Thanks to Cheryl McIntosh, of Cleburne, Texas for phoning in her great observation about the carving of graven images. You will remember that in Numbers 21, God actually commanded the making of a graven image. The brazen serpent was that to which the people must look if they’d been bitten by the poisonous snakes that were the punishment inflicted for constant and rebellious grumbling against Jehovah and Moses.
Wherefore have ye brought us up out of Egypt to die in the wilderness? for there is no bread, neither is there any water; and our soul loatheth (hates) this light bread. And the Lord sent fiery serpents among the people, and they bit the people; and much people of Israel died (vs 4-6).
If indeed the very carving of images (likenesses of any part of nature) was prohibited in the first verses of Exodus 20 and in Leviticus 26 and in Deuteronomy 4, then the forming of this serpent would have, in any other circumstance, been sinful. It would have been comparable to the offering of Isaac on Moriah. It was only right that one time, because God had commanded something that would have otherwise been sinful. It would have been similar to God’s telling Hosea to marry a prostitute. If (and that’s a big IF) the command in these passages prohibited any carved likenesses, then certainly the One who gave the command had the right to make any exceptions at any time, simply by His command.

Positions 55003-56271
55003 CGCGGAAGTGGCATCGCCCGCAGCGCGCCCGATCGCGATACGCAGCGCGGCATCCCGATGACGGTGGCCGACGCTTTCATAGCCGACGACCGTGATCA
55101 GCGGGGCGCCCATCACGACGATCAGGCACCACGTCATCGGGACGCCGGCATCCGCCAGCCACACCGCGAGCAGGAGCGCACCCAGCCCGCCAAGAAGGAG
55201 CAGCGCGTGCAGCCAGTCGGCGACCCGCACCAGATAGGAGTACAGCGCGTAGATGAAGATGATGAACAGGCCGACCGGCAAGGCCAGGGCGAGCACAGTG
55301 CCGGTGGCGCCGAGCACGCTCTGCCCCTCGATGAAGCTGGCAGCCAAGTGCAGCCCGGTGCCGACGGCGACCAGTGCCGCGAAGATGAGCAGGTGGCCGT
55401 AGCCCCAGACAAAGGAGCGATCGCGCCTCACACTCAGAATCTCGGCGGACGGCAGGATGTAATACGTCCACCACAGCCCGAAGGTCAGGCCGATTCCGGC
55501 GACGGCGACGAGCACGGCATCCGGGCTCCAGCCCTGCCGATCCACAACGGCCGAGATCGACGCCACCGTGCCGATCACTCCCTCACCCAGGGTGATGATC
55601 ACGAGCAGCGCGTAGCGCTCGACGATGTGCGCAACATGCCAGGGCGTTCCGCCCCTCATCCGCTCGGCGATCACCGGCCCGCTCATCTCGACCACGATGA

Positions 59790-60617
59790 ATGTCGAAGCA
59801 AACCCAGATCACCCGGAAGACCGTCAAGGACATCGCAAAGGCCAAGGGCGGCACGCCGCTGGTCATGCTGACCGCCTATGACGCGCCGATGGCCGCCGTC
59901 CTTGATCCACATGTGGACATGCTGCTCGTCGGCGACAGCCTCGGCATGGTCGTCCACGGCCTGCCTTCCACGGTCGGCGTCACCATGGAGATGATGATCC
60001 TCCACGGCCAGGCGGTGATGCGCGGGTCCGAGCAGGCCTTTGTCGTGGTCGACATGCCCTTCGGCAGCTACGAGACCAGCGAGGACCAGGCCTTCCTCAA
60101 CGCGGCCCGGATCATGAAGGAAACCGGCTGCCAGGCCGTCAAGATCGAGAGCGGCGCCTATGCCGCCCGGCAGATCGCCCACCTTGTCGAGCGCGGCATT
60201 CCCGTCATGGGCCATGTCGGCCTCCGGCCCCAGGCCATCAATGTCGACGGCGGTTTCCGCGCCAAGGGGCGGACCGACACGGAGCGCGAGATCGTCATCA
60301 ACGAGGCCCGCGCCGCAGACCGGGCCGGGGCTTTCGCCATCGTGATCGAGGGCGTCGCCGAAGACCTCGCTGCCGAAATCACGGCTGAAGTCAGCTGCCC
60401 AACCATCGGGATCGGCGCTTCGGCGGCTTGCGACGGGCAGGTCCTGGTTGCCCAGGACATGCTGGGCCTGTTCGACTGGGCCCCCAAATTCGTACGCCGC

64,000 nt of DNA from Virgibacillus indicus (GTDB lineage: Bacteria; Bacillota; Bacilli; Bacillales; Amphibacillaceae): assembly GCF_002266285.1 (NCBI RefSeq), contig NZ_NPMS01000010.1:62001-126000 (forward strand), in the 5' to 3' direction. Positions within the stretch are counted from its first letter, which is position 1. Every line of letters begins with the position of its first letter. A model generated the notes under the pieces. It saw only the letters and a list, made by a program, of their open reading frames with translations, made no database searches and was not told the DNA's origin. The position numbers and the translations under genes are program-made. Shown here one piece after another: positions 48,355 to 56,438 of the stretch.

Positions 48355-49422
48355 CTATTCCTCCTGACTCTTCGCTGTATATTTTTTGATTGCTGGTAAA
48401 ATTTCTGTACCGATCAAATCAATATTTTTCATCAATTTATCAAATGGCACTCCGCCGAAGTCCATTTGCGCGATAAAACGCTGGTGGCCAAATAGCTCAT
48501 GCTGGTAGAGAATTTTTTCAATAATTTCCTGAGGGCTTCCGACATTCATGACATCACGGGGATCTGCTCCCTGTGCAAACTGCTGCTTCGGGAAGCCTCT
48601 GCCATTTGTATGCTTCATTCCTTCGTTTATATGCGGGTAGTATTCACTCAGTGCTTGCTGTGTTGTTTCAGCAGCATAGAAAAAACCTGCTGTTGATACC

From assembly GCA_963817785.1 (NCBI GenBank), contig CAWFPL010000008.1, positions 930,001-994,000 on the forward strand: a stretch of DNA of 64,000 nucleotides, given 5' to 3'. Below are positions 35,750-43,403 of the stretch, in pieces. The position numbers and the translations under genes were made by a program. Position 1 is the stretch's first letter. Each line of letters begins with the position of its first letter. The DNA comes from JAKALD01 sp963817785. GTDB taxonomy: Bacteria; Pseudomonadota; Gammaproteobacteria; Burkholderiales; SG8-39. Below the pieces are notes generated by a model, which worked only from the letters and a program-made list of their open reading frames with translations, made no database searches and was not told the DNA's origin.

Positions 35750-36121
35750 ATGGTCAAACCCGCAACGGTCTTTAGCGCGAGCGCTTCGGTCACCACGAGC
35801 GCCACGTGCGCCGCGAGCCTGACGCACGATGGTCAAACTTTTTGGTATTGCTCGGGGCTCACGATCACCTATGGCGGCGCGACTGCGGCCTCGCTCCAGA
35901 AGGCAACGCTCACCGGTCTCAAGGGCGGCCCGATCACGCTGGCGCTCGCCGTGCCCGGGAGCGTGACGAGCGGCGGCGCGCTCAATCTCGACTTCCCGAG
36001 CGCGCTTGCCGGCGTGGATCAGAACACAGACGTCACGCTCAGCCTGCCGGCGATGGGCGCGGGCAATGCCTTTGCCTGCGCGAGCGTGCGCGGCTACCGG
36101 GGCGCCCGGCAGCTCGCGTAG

The most shocking thing about this whole snake incident is revealed much later and in a cursory mention in 2 Kings 18:4:
He removed the high places and broke the sacred pillars, cut down the wooden image and broke in pieces the bronze serpent that Moses had made; for until those days the children of Israel burned incense to it, and called it Nehushtan.
They worshipped the image! Eight hundred years later, Hezekiah destroyed the snake because it was an object of worship! Astounding and very telling. God knew these people and, of course, as always, His prohibitions in Exodus 20 were for their own good and with the object of their holiness and ultimate salvation through the Christ.
The snake was really all about the Son, too. It was about love.
And as Moses lifted up the serpent in the wilderness, even so must the Son of man be lifted up: That whosoever believeth in him should not perish, but have eternal life. For God so loved the world, that he gave his only begotten Son, that whosoever believeth in him should not perish, but have everlasting life. (John 3:14-16).